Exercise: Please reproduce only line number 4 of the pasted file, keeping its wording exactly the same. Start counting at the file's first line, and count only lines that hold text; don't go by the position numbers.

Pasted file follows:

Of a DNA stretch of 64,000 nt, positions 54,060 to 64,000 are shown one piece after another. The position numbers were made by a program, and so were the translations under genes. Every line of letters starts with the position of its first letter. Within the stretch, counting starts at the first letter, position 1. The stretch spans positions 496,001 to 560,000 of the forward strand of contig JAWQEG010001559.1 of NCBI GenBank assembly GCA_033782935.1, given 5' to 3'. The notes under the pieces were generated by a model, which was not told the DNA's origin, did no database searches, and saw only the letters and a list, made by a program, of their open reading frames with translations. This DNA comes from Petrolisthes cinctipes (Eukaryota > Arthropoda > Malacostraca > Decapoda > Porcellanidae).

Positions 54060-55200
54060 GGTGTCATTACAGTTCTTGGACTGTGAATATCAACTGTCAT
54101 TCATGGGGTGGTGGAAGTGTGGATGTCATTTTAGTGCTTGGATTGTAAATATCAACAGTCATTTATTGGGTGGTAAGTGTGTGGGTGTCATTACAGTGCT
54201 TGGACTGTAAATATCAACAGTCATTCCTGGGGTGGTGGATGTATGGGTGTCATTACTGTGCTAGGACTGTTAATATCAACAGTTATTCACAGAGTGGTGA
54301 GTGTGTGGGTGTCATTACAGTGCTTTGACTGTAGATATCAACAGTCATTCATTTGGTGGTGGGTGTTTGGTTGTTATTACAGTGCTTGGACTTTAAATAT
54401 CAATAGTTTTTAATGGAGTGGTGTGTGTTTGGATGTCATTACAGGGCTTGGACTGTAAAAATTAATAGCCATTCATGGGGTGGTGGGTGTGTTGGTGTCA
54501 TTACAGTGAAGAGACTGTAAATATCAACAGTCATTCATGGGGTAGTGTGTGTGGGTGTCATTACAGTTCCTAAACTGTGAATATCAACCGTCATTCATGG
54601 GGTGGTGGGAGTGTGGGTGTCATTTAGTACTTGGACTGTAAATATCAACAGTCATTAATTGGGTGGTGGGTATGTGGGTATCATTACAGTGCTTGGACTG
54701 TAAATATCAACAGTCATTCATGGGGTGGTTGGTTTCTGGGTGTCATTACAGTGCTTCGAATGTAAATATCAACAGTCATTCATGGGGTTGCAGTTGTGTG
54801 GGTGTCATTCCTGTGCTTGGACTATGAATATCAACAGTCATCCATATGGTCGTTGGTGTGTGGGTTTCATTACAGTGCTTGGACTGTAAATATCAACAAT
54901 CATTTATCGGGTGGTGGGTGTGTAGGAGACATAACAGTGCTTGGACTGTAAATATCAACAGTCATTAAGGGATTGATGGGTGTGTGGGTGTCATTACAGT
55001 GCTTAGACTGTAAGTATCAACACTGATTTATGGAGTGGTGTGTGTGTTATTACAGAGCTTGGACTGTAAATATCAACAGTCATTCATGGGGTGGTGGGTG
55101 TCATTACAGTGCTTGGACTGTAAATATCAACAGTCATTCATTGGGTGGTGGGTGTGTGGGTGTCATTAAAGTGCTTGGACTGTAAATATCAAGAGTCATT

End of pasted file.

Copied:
54101 TCATGGGGTGGTGGAAGTGTGGATGTCATTTTAGTGCTTGGATTGTAAATATCAACAGTCATTTATTGGGTGGTAAGTGTGTGGGTGTCATTACAGTGCT